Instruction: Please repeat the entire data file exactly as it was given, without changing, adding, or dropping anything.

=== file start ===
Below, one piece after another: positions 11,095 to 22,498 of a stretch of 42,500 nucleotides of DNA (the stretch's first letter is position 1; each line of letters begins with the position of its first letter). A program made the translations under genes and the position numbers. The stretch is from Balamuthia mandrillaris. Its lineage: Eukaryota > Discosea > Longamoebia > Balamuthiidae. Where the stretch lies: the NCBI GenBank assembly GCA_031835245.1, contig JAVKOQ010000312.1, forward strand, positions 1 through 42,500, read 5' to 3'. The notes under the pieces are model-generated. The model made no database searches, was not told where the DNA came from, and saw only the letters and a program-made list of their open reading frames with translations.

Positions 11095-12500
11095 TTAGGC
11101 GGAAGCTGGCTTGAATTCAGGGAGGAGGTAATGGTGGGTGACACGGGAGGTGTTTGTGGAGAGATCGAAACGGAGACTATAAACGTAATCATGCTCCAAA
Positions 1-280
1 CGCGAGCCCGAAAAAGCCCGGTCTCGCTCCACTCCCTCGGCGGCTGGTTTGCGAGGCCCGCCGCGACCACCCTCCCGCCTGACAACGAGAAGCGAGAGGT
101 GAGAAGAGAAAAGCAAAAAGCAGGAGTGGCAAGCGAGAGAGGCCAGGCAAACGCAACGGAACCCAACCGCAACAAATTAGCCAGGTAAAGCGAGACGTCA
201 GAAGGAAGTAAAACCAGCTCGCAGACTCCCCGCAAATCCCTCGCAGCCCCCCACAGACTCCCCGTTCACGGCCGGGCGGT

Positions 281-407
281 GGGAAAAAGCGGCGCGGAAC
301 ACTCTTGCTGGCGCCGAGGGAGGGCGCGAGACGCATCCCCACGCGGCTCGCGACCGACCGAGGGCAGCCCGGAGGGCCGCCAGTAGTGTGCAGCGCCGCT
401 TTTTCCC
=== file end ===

Below, one piece after another: positions 11,095 to 22,498 of a stretch of 42,500 nucleotides of DNA (the stretch's first letter is position 1; each line of letters begins with the position of its first letter). A program made the translations under genes and the position numbers. The stretch is from Balamuthia mandrillaris. Its lineage: Eukaryota > Discosea > Longamoebia > Balamuthiidae. Where the stretch lies: the NCBI GenBank assembly GCA_031835245.1, contig JAVKOQ010000312.1, forward strand, positions 1 through 42,500, read 5' to 3'. The notes under the pieces are model-generated. The model made no database searches, was not told where the DNA came from, and saw only the letters and a program-made list of their open reading frames with translations.

Positions 11095-12500
11095 TTAGGC
11101 GGAAGCTGGCTTGAATTCAGGGAGGAGGTAATGGTGGGTGACACGGGAGGTGTTTGTGGAGAGATCGAAACGGAGACTATAAACGTAATCATGCTCCAAA
Positions 1-280
1 CGCGAGCCCGAAAAAGCCCGGTCTCGCTCCACTCCCTCGGCGGCTGGTTTGCGAGGCCCGCCGCGACCACCCTCCCGCCTGACAACGAGAAGCGAGAGGT
101 GAGAAGAGAAAAGCAAAAAGCAGGAGTGGCAAGCGAGAGAGGCCAGGCAAACGCAACGGAACCCAACCGCAACAAATTAGCCAGGTAAAGCGAGACGTCA
201 GAAGGAAGTAAAACCAGCTCGCAGACTCCCCGCAAATCCCTCGCAGCCCCCCACAGACTCCCCGTTCACGGCCGGGCGGT

Positions 281-407
281 GGGAAAAAGCGGCGCGGAAC
301 ACTCTTGCTGGCGCCGAGGGAGGGCGCGAGACGCATCCCCACGCGGCTCGCGACCGACCGAGGGCAGCCCGGAGGGCCGCCAGTAGTGTGCAGCGCCGCT
401 TTTTCCC